Maybe I’m worrying for nothing.

Maybe the world is a happier place because more people are writing and finding their own audiences.

But I think there is room for criticism in the blogging world. Perhaps we would do more to support each other by not just commenting when we think a post is good, but when we think a post is almost good — when something could be just a little bit better if only it was rewritten once or twice.

It irritates me when I write a post that I think is really good and a commenter writes something simple like,

“Lovely.”

This happens a lot. Which should be a good thing.

But I want to follow up on that “lovely.” I want to know, “Why?”

“Why do you think this is lovely?”

Did it strike a chord?

Was it my careful phrasing?

Was it how elegantly I described the herd of goats by the side of the road?

And how could it be better? How could I rewrite it into something you’d be happy you paid for? Satisfied you spent your time on?

This is what is missing from the blogosphere. And why, at least now, blogging in community will never be as serious as a writing program.

Most of our comments are just blatant attempts at trying to attract new followers.

It doesn’t have to be that way.

Are you a blogging writer who seeks comments like this? Who wants more than just a

“Great post!”

If so, let me know — perhaps we can build a more critical commenting community together.

Help each other… emerge…from red marks in the margin.

My so-called writing life

The other day, I asked out loud on Facebook whether my friends thought that writers were born or made.

Most answered some version of “born, but….”

As in: Writers are born with the creative spark that’s a prerequisite to creative talent, but it’s a spark that requires not only nurturing, but also education, practice, and perfection in order to mature into talent, and then success.

Mostly, I’d agree.

I think about my own journey as a writer, and sometimes, admittedly, I even hiccup a little calling myself a writer at all.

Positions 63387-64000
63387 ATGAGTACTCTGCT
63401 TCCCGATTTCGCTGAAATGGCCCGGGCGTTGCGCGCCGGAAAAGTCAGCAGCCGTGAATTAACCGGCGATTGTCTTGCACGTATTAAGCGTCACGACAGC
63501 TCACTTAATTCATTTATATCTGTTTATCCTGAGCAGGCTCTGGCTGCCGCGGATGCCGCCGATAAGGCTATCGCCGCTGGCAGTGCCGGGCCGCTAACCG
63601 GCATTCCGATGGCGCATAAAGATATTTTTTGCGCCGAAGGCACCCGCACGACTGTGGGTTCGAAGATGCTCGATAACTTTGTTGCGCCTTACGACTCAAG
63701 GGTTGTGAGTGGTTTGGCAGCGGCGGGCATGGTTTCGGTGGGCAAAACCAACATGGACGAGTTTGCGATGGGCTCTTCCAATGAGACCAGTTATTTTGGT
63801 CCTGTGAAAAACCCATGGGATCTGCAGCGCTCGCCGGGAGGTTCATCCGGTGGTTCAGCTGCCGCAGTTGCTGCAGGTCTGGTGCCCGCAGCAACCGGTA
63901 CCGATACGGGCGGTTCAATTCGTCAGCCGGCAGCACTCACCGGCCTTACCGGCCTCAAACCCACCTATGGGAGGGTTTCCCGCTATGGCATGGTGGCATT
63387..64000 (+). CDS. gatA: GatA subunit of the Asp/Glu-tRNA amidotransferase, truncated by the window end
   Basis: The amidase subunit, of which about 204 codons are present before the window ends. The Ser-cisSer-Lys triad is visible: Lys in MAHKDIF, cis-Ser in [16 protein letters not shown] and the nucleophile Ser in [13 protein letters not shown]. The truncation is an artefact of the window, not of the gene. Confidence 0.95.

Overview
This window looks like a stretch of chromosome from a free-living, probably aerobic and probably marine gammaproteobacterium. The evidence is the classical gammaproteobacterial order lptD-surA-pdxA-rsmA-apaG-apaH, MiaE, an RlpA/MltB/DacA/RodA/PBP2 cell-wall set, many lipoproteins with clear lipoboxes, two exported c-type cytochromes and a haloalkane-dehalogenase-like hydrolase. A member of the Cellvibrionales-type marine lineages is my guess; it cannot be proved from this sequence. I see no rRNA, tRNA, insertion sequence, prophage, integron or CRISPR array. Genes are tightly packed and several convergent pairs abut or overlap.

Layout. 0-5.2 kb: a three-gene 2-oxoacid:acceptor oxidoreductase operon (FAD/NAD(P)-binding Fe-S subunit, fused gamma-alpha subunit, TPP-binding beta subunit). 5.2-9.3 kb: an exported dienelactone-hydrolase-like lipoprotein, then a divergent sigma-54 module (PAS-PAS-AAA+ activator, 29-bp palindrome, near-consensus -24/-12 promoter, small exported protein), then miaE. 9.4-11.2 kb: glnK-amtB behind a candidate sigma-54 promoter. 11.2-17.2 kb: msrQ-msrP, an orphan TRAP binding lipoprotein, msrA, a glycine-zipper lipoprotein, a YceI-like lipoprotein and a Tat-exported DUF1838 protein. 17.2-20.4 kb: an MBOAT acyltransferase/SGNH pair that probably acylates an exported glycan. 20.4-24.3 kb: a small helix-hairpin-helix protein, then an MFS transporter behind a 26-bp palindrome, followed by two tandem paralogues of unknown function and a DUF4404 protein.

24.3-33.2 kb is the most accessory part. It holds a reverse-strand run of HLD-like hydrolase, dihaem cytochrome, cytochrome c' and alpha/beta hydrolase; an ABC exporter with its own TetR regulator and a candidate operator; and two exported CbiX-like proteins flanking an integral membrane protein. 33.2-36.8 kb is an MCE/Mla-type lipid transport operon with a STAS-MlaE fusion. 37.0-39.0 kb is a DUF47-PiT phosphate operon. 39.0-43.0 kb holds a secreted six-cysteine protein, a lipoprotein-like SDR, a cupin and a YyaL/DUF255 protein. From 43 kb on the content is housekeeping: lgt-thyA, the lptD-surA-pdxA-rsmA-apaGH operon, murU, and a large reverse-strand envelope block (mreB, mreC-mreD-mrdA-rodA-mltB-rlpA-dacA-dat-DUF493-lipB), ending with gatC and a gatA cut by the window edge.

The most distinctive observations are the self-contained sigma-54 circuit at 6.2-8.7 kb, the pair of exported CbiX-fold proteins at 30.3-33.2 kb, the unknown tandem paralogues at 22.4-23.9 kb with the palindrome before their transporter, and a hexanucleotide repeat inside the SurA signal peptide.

When I think of myself as a writer, I still think of myself as the girl who wrote love poems in a small, tear-stained spiral bound notebook that I hid in the back of a drawer.

When I think of myself as a writer, I still think of the jittery young woman who spilled coffee on her pants on her way to her very first feature story interview for a newspaper article.

When I think of myself as a writer, I still think about blogging as playing for a minor league team, and published literary novels as the World Series.

I still think of myself as a novice, and sometimes as a would be somebody if only I had the time.

Then there are moments, hours, days even, when I catch a scent of my destiny and it smells like poetry and Bartlett’s Familiar Quotations and an antique oak writing desk facing a picture window.

The leaves casually drop from the trees as if there’s still time…

As if there’s only time.

…and words to discover.

Words slowly strung together like colored beads on a braided rope.

I really, really don’t want a book deal

I really, really don’t want a book deal.

Just kidding.

Which blogger doesn’t want a book deal?

Put your hands down.

Stop pretending like you blog for the fun of it.

I say that all the time, too.

I don’t mean it.

Except for when I do.

Which is a lot of the time.

But then there’s the day when a mommy blogger I’ve never met gets a book deal and my eyes bug out and steam pours from both of my ears and my heart and belly both get stuck in my throat and deep inside I

SCREAM!!!!